Where Are They Now? Sky’s the Limit for Arab MK-turned-pilot

The 53 members of Knesset who are out of a job might look up, way up to Tawfik Khatib for inspiration. After leaving parliament, the former MK from the United Arab List found a new vocation: flying.

Leora Eren Frucht
Leora Eren Frucht
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Leora Eren Frucht
Leora Eren Frucht

Tawfik Khatib smiles as he climbs into the cockpit of a small Cessna, oblivious to the whirr of nearby helicopters and roar of plane engines around him. These days, Khatib, 58, prefers the hum of this small airport near Herzliya to the shouts and insults that were the soundtrack of his previous work milieu – the Knesset.

“Flying for me symbolizes freedom,” says the former member of Knesset for Ra’am (United Arab List), who is now a commercial pilot and flight instructor.

It’s not an obvious path for a middle-aged Islamic Movement activist who only boarded an airplane for the first time when he was 35. But after two terms in the Knesset – from 1996 to 2003 – Khatib says he felt, well, grounded.

“I’d exhausted public life and wanted a new career,” explains the trim, bearded father of five from Jaljulya, a village of 9,000 Muslim Arabs, located near Kfar Sava.

Khatib started his professional life as a bank clerk and quickly rose to become a bank supervisor (at Bank Leumi) before being elected head of the local council of his home town in 1989. Then, in the heady '90s, in what he calls “the hopeful days of the Rabin era,” Khatib felt the urge to have a greater impact at the national level and ran for Knesset on the United Arab List slate. The party (now called United Arab List-Ta'al) is affiliated with the southern faction of the local Islamic movement (considered more moderate than the northern branch which opposes fielding candidates in the Knesset.)

“I thought I would have much more influence in the Knesset, but I learned that the only way you can have an impact is if your party is one of the crucial ones needed to keep the coalition intact," he says.

Khatib’s parliamentary career lasted two terms, a move, he says, that was deliberate. "In United Arab List we had an agreement that no one serves more than two consecutive terms, in order to give others a chance,” Khatib explains. But he says he wouldn’t have wanted a third term anyway. “Being an MK was not a challenge like being a local council head was. Parliament was more about talk, whereas being a council head involved action – you were really able to move things.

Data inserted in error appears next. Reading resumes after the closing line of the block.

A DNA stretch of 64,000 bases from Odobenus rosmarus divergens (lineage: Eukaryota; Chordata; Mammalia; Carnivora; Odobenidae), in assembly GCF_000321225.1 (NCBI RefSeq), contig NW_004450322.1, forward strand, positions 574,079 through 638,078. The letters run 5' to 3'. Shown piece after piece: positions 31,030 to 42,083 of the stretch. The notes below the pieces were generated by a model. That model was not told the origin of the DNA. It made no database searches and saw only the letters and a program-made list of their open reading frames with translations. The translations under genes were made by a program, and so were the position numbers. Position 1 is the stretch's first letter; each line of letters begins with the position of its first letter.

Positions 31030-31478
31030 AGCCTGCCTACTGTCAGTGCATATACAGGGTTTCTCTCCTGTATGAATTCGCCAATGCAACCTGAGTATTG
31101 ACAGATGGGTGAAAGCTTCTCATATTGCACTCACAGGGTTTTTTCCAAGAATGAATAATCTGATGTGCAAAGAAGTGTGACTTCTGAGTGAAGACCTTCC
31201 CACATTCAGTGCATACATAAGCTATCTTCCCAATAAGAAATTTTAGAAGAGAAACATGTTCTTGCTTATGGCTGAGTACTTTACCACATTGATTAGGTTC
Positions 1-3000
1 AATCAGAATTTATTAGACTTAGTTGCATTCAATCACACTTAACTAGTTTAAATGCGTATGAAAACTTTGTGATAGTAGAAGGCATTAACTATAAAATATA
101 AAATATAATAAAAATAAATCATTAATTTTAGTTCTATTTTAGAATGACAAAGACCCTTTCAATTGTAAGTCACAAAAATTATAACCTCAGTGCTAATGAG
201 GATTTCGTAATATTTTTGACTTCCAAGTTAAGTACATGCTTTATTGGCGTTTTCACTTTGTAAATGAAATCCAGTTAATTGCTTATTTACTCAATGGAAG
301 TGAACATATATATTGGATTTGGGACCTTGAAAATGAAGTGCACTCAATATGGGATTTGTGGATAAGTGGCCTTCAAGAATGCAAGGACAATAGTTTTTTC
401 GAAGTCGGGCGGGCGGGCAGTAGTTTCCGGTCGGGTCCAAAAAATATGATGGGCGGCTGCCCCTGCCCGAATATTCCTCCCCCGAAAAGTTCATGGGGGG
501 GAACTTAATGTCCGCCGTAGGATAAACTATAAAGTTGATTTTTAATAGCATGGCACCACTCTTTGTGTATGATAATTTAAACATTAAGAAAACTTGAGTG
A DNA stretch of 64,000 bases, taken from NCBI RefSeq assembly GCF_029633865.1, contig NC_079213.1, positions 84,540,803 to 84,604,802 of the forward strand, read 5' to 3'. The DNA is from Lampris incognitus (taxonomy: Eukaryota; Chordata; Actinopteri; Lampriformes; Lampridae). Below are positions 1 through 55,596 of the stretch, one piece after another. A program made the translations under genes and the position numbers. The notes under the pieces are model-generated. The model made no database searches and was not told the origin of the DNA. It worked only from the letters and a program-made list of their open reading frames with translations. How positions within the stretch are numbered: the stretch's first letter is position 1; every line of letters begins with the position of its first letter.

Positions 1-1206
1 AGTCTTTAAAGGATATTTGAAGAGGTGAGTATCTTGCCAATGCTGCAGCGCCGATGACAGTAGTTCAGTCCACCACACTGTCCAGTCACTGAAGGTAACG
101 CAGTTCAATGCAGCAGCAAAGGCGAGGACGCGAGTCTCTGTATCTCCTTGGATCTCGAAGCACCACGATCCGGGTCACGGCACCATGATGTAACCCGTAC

“What I most wanted to achieve as an MK was to bring about a change in attitude toward the Arab sector. If I had been able to do that, it would have been worth everything to me,” says Khatib, who in 2000 took part in the March of the Living from Auschwitz to Birkenau. “But I saw that the leadership on both sides of the political spectrum related to the Arabs of Israel in the same way. They refer to us as ‘the problem of Israeli Arabs.’ Why are we a problem? That attitude is deeply entrenched,” he says, noting that even the dovish Shimon Peres used the same phrase repeatedly when referring to Israeli Arabs. Khatib, who studied at Bar-Ilan University, waxes lyrically about Zeev Jabotinsky, the Revisionist Zionist leader who wrote that he’d be happy to see an Arab serve as Israel’s deputy prime minister. “That’s not something you’ll hear today,” he says.

The idea of becoming a commercial pilot grew out of Khatib’s newfound love of flying – which he had tried several years earlier on a whim. And he was ready for a change. “At the end of my Knesset term I knew I needed a new profession,” he says.

Until a High Court of Justice petition in 1990 Israeli Arabs had been routinely rejected from private flying schools, but by the time Khatib enrolled in the late '90s that was no longer the case. Ironically, he notes that while in the wake of 9/11 enrolling in flight schools in the United States became more difficult for those of Arab origin, in Israel the field really opened up for Arabs.

Since he qualified to become a commercial pilot, Khatib has been flying small aircraft (up to a 21-seater Jetstream), usually ferrying Israelis to business meetings in neighboring countries like Jordan, Egypt, Greece and Turkey. Six years ago he also became a flight instructor at FNA, a local flight school in Herzliya. (One of his students is his 22-year-old daughter Anfal who, upon completing her studies, will be the first Arab woman in Israel to obtain a pilot license.)

“Flying for me is about overcoming gravity, what holds us down,” says Khatib. “If you can do that you can be free. There is a sense of victory in being up there.”

On the ground, he enjoys back-slapping camaraderie with his fellow pilots, most of them Jewish, greeting one – an Orthodox rabbi– with particular warmth.

Despite his own friendly ties with his neighbors, though, Khatib says he is not hopeful about the future of the country. Once a firm believer in a two-state solution, he is now skeptical. “In the '90s there was hope that things would change, but today it’s much harder. What leader will be able to move 300,000 settlers?” he says, fidgeting with a toy plane on the desk of his airport office.

“No, I don’t see a solution on the horizon. Now the only horizon that gives me hope is this one,” says Khatib, pointing to a poster on the wall showing the skyline as seen from inside a cockpit. “Now I just want to keep looking ahead at that horizon.”

'Flying for me is about overcoming gravity, what holds us down,' says Khatib. 'If you can do that you can be free.'Credit: Daniel Bar-On
One of Khatib's students is his 22-year-old daughter Anfal who, upon completing her studies, will be the first Arab woman in Israel to obtain a pilot license.Credit: Tawfik Khatib
Khatib served as an MK for two terms, between 1996 and 2003.Credit: Knesset website

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